The FCA has adopted a similar position regarding the proposed scheme of arrangement of a major doorstep lender to the stance it took when another one of these schemes was mooted by a guarantor lender a short time ago. Essentially, the regulator has made clear its concerns over the proposed scheme, but will not take action to block it, because the alternative of the firm pursuing an insolvency solution would mean that customers with complaints would receive an even smaller proportion of the amount they were owed by the company.

The FCA’s main concerns with the scheme are:

(a) customers with valid redress claims stand to receive significantly less than the value of their claims; and

(b) the methodology for assessing claims under the scheme will not deliver the same high standards of accuracy and fairness as would be the case if customers had recourse to the Financial Ombudsman Service

The scheme looks set to go ahead, provided the lender’s customers approve it when asked to vote in July.

The FCA has commenced legal proceedings against two individuals accused of conspiracy to commit fraud by false representation. It is alleged that where mortgage applicants had insufficient income to justify the proposed mortgage, one of the individuals charged the customer a fee, which was used to pay the other accused individual so that he might create false employment or self-employment documentation to support the application. The first individual is also charged with providing regulated financial services without authorisation.

The new Mortgage Guarantee Scheme has commenced. Under this scheme, if buyers can provide a 5% deposit on a property valued at up to £600,000, they will benefit from a Government guarantee on their 95% mortgage. However, some of the largest banks have said they are not prepared to lend on new-build properties under this scheme, citing concerns over rapid house price inflation.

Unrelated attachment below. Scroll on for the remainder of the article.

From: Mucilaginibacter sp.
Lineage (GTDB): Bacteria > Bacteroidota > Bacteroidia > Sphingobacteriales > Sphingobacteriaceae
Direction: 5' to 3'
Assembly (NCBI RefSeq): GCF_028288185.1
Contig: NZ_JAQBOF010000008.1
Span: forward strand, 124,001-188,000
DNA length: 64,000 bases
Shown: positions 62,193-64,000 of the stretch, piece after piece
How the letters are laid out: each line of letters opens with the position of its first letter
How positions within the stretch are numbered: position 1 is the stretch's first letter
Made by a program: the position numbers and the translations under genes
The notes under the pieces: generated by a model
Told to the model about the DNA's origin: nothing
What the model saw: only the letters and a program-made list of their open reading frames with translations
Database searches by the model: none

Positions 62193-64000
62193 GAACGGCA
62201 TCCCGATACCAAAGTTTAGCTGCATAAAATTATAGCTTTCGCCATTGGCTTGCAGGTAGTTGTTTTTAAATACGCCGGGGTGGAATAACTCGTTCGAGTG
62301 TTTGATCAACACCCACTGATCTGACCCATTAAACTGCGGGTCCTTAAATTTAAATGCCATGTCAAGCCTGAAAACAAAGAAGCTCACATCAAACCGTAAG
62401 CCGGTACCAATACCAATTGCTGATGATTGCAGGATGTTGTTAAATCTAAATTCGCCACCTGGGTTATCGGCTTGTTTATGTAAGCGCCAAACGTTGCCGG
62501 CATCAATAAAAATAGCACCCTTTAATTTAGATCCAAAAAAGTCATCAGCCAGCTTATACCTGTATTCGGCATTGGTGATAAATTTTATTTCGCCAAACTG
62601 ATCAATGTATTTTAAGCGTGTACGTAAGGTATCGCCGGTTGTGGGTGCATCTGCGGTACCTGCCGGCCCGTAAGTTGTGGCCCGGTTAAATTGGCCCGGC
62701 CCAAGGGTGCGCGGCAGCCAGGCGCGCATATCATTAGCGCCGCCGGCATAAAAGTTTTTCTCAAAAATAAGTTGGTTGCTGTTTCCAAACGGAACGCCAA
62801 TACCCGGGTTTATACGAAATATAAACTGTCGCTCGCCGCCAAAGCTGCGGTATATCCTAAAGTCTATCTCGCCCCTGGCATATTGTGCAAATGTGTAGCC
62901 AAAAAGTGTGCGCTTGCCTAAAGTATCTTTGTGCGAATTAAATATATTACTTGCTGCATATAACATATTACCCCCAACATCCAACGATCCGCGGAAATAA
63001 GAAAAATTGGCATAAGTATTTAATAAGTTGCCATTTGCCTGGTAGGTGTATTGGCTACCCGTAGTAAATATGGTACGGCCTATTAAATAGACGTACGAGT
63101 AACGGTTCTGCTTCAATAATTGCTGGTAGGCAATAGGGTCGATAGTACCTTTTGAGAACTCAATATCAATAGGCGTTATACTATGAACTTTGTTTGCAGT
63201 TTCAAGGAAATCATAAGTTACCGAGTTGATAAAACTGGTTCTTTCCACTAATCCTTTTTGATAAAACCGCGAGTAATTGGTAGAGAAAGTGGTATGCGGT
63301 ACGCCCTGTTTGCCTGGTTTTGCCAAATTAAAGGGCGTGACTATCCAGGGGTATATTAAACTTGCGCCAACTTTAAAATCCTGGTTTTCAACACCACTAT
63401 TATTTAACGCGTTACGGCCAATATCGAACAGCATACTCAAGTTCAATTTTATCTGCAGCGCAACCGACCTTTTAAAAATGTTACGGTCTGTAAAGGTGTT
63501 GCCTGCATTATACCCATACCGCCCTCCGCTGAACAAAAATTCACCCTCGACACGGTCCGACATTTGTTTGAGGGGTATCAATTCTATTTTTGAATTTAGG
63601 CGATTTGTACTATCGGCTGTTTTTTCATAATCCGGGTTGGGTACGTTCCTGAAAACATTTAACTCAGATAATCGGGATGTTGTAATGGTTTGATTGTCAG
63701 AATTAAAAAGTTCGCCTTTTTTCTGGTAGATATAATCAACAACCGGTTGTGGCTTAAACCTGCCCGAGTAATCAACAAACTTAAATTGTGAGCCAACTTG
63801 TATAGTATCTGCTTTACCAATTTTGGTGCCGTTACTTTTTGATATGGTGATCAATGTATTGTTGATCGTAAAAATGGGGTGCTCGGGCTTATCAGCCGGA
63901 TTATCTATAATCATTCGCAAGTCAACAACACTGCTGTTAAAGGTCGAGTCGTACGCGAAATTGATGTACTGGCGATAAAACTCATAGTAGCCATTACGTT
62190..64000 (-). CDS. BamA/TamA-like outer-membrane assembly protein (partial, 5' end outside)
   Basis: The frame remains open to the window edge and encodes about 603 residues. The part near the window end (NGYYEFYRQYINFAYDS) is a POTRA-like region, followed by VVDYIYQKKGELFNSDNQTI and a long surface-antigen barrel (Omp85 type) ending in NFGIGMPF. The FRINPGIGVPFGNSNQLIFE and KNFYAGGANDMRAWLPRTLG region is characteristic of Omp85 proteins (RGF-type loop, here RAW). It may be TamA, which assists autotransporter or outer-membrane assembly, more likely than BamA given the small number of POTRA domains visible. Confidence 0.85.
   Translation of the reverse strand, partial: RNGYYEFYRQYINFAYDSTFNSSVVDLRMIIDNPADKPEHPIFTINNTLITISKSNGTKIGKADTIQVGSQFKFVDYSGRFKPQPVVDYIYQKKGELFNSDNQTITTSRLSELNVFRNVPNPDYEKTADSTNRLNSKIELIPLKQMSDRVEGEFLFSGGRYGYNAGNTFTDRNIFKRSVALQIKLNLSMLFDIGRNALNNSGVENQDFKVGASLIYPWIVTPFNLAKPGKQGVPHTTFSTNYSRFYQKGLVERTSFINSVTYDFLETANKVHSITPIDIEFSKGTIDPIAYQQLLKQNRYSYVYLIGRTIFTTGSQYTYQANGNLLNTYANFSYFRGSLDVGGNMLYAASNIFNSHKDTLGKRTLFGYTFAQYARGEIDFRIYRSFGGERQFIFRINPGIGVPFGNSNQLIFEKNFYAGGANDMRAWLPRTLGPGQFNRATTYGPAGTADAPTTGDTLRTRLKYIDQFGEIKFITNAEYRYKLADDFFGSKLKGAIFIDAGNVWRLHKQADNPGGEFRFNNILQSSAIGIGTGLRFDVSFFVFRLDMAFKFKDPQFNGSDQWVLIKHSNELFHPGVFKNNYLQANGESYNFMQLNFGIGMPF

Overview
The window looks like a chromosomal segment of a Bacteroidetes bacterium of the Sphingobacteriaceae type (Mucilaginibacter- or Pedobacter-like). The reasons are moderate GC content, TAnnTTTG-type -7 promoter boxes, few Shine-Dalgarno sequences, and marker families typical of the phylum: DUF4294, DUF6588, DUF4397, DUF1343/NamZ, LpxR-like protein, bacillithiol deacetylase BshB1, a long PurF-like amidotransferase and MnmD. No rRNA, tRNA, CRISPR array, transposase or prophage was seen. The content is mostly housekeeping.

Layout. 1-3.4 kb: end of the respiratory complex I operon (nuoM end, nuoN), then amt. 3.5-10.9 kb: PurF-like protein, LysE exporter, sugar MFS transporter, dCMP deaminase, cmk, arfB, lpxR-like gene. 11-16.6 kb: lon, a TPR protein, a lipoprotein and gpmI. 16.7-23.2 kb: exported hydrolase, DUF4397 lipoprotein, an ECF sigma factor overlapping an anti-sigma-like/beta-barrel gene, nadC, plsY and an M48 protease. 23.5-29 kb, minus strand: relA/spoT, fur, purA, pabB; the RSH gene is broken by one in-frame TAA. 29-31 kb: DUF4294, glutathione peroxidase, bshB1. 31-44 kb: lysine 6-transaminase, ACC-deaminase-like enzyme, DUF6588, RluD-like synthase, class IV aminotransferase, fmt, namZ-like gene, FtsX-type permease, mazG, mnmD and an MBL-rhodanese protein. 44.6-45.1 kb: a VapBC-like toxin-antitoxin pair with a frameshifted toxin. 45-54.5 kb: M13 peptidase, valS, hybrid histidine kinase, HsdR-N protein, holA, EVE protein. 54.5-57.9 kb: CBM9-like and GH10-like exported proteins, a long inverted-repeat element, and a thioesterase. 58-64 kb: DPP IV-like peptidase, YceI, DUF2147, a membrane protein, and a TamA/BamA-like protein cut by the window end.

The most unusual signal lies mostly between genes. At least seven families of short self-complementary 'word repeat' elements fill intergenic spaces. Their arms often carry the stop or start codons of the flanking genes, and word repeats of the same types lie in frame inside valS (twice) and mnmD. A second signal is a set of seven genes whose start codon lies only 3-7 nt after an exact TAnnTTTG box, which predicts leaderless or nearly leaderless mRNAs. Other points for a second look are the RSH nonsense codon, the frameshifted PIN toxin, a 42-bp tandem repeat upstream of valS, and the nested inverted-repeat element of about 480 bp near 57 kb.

In a new report, think tank New Financial says it has identified 546 cases of firms who have made some form of significant move away from the UK since Brexit. This might have involved relocating staff, assets or operations from the UK, expanding offices in other states or setting up new entities in other territories. The 546 figure actually involves just 423 different firms, as some have made significant moves to more than one country.

Almost one-quarter of the moves (135) have been to Dublin. Paris is another popular destination, accounting for 102 moves (19% of the total), followed by Luxembourg with 95 (17%). There have also been significant re-locations to Frankfurt (63 firms, 12%), Amsterdam (48, 9%), Madrid (18, 4%) and Brussels (15, 3%).